“So this can happen anywhere there is this virus in the environment,” Dr. said. Richt.

Dr. Richt also injected bovine influenza into three female cows that were not lactating and three male cows. Instead of injecting the virus into the udders, his team injected the virus into the animals' mouths and noses.

The cows developed mild infections and shed the virus through their nose and mouth for eight days.

Two days after the infection, three healthy cows that were not infected with the virus were placed in the same room as the sick ones. Over the course of 19 days, the scientists tested whether the uninfected animals also developed the flu, either by coming into contact with the sick cows or by breathing in the droplets they exhaled.

None of the healthy cows got sick. “We haven’t seen transmission,” Dr. Richt said. “The virus doesn’t behave like a typical respiratory flu virus.”

He cautioned that the results of the two experiments involved a small number of cows. Scientists also studied an early strain of the virus. The virus mutated from one animal to another, and researchers can't say whether a newer strain would behave more like a respiratory disease.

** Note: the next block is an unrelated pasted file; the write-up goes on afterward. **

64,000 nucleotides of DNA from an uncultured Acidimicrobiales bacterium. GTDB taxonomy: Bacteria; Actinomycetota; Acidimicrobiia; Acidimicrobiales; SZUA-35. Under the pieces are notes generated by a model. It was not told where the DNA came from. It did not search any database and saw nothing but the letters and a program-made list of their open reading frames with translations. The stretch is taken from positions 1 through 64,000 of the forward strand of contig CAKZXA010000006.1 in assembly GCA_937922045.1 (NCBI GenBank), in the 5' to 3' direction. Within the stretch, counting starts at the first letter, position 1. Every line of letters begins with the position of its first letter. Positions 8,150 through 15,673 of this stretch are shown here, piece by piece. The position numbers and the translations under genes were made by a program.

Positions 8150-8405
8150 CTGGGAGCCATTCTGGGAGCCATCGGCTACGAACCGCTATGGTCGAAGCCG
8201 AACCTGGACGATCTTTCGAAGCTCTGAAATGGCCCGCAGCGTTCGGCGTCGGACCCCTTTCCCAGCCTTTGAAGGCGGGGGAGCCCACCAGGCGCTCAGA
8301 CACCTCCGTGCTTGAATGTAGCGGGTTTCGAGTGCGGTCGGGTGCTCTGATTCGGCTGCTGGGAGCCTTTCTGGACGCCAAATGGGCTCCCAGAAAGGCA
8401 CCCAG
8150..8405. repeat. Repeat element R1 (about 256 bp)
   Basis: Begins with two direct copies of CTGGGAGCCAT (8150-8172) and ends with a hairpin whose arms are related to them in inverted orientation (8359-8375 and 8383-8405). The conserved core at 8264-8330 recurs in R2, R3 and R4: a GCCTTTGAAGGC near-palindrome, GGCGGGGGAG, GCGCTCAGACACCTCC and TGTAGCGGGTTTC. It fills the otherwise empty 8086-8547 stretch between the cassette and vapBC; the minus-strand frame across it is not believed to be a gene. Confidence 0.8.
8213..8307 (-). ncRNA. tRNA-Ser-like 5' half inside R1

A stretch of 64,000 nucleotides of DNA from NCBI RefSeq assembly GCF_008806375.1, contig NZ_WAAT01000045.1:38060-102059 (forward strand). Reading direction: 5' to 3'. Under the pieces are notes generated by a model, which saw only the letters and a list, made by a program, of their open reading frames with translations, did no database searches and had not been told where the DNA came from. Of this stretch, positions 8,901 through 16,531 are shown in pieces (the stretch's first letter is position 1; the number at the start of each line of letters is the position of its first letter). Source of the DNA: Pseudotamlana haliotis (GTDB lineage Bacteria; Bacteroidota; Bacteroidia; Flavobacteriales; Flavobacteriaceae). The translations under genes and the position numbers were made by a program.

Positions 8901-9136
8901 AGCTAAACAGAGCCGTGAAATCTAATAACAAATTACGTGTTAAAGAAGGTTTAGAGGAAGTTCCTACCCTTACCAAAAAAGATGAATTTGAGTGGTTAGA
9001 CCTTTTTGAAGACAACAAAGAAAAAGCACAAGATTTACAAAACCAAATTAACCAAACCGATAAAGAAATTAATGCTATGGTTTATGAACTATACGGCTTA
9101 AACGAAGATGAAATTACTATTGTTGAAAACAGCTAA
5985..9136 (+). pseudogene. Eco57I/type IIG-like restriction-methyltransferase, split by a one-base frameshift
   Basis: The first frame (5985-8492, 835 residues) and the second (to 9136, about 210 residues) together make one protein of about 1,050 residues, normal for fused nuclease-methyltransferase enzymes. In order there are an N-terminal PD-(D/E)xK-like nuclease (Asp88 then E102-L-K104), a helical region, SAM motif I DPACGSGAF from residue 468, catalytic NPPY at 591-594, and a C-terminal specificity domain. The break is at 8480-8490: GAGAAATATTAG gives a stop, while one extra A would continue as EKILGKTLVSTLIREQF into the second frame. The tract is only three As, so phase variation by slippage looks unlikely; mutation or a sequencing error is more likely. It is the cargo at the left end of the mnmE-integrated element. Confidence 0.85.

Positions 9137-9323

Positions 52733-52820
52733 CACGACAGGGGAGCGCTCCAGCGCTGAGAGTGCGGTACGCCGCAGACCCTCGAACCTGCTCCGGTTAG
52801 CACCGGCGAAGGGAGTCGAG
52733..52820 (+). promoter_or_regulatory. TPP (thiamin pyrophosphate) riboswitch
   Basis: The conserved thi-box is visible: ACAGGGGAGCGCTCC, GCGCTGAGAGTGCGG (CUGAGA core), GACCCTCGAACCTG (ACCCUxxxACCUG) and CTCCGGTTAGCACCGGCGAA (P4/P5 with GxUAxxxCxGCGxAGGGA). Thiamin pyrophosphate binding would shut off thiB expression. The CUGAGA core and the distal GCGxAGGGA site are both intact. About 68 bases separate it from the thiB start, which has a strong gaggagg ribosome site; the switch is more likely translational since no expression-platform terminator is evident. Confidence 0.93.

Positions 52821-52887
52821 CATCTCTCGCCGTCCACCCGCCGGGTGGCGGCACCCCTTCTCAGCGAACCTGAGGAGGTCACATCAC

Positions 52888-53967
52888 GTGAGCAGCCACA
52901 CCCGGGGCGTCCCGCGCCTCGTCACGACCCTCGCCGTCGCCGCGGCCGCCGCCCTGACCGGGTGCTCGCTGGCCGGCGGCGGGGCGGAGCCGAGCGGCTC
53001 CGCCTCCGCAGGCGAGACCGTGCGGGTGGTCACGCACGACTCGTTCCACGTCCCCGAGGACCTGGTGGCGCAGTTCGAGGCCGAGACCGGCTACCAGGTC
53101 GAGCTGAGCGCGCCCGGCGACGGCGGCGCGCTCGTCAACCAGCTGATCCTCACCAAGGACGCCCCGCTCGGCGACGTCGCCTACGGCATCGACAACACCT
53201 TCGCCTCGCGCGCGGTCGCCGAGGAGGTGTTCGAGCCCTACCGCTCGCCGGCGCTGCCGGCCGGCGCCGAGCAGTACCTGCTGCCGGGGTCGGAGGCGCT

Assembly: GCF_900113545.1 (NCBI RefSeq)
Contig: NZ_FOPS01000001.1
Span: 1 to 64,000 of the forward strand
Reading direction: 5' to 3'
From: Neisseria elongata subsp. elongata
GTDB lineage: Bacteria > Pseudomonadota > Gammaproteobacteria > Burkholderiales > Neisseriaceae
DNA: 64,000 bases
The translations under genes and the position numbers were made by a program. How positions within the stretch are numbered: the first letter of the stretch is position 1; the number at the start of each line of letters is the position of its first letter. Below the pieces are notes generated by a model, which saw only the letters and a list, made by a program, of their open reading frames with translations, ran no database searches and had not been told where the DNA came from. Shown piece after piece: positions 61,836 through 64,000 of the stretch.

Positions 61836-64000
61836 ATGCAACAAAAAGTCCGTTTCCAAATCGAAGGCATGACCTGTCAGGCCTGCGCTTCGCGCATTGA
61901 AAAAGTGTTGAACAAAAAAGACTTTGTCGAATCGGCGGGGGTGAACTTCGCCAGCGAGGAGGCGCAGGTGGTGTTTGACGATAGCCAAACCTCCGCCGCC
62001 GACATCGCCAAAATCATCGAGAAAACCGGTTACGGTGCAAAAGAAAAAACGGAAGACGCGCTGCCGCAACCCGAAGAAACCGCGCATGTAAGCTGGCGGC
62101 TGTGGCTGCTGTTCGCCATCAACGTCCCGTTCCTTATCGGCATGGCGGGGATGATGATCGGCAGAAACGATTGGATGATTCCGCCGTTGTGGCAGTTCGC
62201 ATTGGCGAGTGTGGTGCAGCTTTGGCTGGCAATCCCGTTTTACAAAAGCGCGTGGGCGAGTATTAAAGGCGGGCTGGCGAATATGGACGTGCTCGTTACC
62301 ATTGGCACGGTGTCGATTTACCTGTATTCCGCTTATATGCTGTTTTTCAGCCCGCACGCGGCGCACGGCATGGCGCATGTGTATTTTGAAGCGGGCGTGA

Dr. Lakdawala said the new findings from researchers in Kansas and Germany, consistent with epidemiological studies, add greater urgency to stopping the spread of the virus in dairy cows.

But this may be easier said than done. Disinfecting milking claws between cows would slow down milk production on farms. The chemicals used to clean the claws could also end up in the milk supply. “We don't want bleach in the milk,” Dr. said. Lakdawala.

In addition to stopping the spread from cow to cow, he also said it was crucial to protect people from the virus. “We don’t want these dairy workers to get infected,” he said.

In a typical milking parlor, cows stand on a platform so that their udders are at eye level with workers. When milk splashes onto the platform, it can become droplets that can fly into workers’ eyes or be inhaled. Personal protective equipment such as goggles and face shields could help block this route of infection.

Stopping the spread among dairy workers won't just protect their health. It could also prevent the virus from having a new opportunity to evolve within a human host and better adapt to our species.

“You never know what will happen to this virus in the future,” Dr. Richt said.